Could You Afford Facebook Messenger in Cameroon? A Global Map of Mobile Broadband Prices

This post is by Frank Hangler and Gili Vidan, and is adapted from a post on Frank’s personal blog. For Open Data Hack Day in Oxford, we decided to play around with data from the International Broadband Pricing Study released last year by Google. We decided to look at mobile broadband prices around the world: in which countries can you obtain data on your mobile device for the least money, relative to your purchasing power in that country? The study collects information on consumer mobile plans sold by major carriers in each country, so we had to do some data aggregation […]

Fighting Diseases with Smart Phones

Can South Africans tackle heart disease with the help of an egg cup and a Android phone? In their talk at the Martin School on Feb 6, Dr Fred Hersch and Professor Gari Clifford answered with a qualified, but hopeful, “yes.” Dumb sensors, smart phones Hersch and Clifford’s work focuses on non-communicable diseases (NCDs) in low- and middle-income countries. The World Health Organization (WHO) defines NCDs as diseases that are “not passed from person to person,” such as heart disease, cancer, respiratory illnesses, and diabetes. A paucity of doctors and under-resourced health systems mean that in low- and middle-income countries, […]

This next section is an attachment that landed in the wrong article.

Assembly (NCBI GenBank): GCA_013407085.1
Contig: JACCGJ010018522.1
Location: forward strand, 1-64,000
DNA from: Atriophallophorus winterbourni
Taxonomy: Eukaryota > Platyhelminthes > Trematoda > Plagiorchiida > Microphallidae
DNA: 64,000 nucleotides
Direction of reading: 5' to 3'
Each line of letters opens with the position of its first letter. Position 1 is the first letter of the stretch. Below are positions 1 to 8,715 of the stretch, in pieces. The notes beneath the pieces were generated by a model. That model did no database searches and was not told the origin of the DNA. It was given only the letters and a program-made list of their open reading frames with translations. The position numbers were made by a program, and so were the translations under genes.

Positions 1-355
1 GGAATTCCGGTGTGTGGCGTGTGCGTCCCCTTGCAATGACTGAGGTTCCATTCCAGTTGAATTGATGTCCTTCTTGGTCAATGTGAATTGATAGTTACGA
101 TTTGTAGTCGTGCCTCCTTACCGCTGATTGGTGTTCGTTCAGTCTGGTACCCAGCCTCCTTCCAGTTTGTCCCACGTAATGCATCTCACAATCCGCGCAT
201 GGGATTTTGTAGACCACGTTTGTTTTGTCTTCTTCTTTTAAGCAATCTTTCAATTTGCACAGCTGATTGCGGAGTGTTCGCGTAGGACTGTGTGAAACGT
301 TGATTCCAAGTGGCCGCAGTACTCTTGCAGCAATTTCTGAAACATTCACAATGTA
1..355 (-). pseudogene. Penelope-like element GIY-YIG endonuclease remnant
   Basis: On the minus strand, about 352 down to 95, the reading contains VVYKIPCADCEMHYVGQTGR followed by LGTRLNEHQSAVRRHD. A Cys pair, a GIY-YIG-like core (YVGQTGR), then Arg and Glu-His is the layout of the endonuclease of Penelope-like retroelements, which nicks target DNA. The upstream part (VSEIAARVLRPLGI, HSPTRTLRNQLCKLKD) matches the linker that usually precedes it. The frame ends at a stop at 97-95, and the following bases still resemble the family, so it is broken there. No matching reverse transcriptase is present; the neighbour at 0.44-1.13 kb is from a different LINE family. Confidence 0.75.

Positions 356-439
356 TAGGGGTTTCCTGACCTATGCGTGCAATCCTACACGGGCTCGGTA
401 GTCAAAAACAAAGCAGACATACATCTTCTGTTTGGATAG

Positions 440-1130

Imagining World War I… Under Bitcoin

2014 marks the centennial anniversary of World War I. The world was a different place a century ago, but in at least one respect, they are becoming similar– the gold standard of the early 20th century era is much like the new cryptocurrency Bitcoin, which is scarce by design and a good store of value. In the spirit of learning from the past, it is useful to consider what would have happened if the biggest monetary trend of 2014 had been in existence in 1914– would it have prevented inflation? Brought peace? Stopped the growing authoritarianism? Let’s begin with the […]

Data, Knowledge, and Knowing Through Data

We live in a world ruled by data in all realms, not just the scientific or mathematical but the political and the personal. This comes with both benefits and costs. The benefits are well known. The unprecedented access to evidence allows for more detailed analysis and more informed research, for instance. The costs, on the other hand, are typically tied to ethical problems raised by data collection regarding invasion of privacy, digital dossiers, and database misuse. The influx of data and our increasing willingness to turn to it, however, generates a more pernicious problem closely associated what makes our surplus […]

The Dance of Twitter-plomacy

UPDATE: One day after this post was published, Michael McFaul announced his resignation from the post. The New York Times wrote a frank article about him, where his  Twitter skills took front and center. It is good to see mainstream publications are recognizing government talent in digital skills!   Contemporary communication brings a need for diplomacy to even seemingly trivial channels. Case in point: a few days ago, the US Ambassador to Moscow Michael McFaul posted the following tweet about the upcoming Olympics in Sochi: McFaul is in an interesting position on this. On the one hand, the Olympics are an inherently […]